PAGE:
American Companies in China Are Cutting Expenses But Not Pulling Out

China’s growth slowdown is impacting American company financials and market sentiment, according to the US-China Business Council’s (USCBC) annual Member Survey report, which captures how American companies view the changing business environment in China, including the country’s economic slowdown, operational challenges, and questions about policy direction.

The report show that nearly 20 percent of respondents expect revenue to decline this year, though two-thirds anticipate continued growth.

Companies are responding by doing what would be expected - cutting costs, slowing investment, controlling hiring, but not pulling out.

Despite slowing revenue growth, 90 percent of companies surveyed remain profitable, but at reduced rates that reflect increasing competition, rising costs, and regulatory impediments.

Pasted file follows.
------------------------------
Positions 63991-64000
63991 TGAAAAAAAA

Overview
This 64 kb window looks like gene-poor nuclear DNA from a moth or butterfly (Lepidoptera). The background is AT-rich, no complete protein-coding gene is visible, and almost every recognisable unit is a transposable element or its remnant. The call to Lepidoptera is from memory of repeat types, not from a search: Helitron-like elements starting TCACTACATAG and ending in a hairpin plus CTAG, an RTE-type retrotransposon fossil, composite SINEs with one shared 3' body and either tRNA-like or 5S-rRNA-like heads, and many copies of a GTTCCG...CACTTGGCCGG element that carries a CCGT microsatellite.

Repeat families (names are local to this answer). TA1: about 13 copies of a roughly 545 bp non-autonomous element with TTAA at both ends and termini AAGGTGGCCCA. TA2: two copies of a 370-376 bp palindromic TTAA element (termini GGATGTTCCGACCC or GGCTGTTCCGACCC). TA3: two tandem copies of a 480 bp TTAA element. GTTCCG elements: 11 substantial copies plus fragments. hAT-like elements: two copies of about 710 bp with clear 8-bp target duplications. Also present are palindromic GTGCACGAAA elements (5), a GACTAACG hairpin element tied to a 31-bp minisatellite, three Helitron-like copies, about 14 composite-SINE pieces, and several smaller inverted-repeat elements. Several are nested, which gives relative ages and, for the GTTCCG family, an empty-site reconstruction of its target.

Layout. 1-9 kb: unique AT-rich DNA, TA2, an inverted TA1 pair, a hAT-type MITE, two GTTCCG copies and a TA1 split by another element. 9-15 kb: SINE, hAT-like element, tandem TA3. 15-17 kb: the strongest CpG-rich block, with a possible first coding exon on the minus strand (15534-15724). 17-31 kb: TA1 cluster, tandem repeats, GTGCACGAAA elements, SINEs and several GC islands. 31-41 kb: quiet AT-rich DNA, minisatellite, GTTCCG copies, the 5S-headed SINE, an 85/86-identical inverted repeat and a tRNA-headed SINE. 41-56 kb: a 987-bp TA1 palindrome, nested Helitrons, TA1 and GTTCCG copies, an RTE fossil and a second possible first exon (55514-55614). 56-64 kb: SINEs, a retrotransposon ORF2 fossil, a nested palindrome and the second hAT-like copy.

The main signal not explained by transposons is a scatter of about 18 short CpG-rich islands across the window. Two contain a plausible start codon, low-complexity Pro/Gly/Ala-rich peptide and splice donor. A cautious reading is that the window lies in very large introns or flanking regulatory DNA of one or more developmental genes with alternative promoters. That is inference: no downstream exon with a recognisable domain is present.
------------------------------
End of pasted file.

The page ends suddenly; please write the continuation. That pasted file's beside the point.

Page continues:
Business confidence continues to soften. Almost three-quarters of companies have an optimistic or somewhat optimistic five-year outlook, the lowest total over the past decade. Pessimism remains low (10%), however.

The report also finds that uncertainty about China’s economic reform policies is undermining business confidence. Even so, China remains a priority market for American companies.

“Ninety percent of companies say China growth prospects are the same or better than other emerging markets,” says USCBC president John Frisbie. “To the American business community, there’s no ignoring the second largest economy in the world.”

Of the Top 10 challenges, six would be improved by a high-standard US-China Bilateral Investment Treaty.

“I anticipate that the ongoing negotiations on the bilateral investment treaty will be high on the agenda for President Obama’s meeting with President Xi Jinping in early September in China,” adds Frisbie.

USCBC estimates that China is a $400 billion market for US companies — tied with Mexico as the second-largest foreign markets for American goods, services, and farm products after Canada — but it should be more.

Addressing market access, intellectual property protection, and level-playing field concerns in China must continue to be a priority during the remainder of the Obama administration and the next president.

 

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